A visiting novelist at Georgia Southern University inspired such debate Wednesday that some students set her book on fire, BuzzFeed reports. Jennine Capó Crucet told a student audience about her novel, Make Your Home Among Strangers, which depicts a Cuban American girl trying to fit in with a privileged, mostly white group at an upscale New York college. But some students at the majority white public school took issue with her take on white people. "I noticed that you made a lot of generalizations about the majority of white people being privileged," said one student, per the student newspaper George-Anne. "What makes you believe that it's okay to come to a college campus, like this, when we are supposed to be promoting diversity on this campus, which is what we’re taught."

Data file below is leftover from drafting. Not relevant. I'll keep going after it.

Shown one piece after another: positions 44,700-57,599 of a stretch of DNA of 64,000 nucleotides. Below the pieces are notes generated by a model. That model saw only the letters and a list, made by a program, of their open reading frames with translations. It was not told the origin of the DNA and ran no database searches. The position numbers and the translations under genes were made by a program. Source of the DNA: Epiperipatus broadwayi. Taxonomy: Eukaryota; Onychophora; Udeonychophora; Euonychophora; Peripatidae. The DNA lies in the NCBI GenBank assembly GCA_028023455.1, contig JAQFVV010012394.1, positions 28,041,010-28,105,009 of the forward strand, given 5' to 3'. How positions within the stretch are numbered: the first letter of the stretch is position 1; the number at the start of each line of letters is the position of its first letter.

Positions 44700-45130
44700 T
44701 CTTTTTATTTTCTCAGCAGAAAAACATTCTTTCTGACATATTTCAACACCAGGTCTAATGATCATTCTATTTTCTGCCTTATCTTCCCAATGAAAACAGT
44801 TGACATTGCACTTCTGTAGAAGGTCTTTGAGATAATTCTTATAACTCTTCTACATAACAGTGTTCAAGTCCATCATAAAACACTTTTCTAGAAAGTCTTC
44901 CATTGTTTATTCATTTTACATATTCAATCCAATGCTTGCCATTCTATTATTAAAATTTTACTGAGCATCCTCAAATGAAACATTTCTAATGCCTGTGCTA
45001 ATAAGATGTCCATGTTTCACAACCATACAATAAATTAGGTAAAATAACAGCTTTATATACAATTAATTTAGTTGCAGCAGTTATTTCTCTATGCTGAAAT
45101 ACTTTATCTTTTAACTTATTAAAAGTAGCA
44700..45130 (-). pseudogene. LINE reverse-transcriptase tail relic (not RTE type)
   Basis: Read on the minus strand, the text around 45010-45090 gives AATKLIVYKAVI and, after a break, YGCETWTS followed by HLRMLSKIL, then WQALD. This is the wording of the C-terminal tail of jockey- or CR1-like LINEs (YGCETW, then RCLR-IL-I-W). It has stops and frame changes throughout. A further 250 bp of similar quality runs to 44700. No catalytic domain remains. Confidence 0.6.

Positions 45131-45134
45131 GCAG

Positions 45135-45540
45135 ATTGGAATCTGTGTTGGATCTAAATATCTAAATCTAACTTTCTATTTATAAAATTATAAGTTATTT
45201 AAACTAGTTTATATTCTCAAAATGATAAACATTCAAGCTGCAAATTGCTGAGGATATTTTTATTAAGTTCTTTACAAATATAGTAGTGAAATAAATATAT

Crucet responded by saying white privilege is "a real thing that you are actually benefiting from right now in even asking this question." The conflict later played out on Twitter, and a few students got together on campus and burned her book in a grill. "I thought it was s'mores at first," says a student who walked closer and "saw the students yelling and laughing and throwing the books in the fire." For her part, Crucet tweeted that "some very amazing" students took her side in the exchange. "At the signing, we hugged & cried. I'm happy to know them and also legit worried for their safety." GSU President Kyle Marrero soon wrote faculty that "while it's within the students' First Amendment rights, book burning does not align with Georgia Southern's values." (Earlier this year, priests held a book burning.)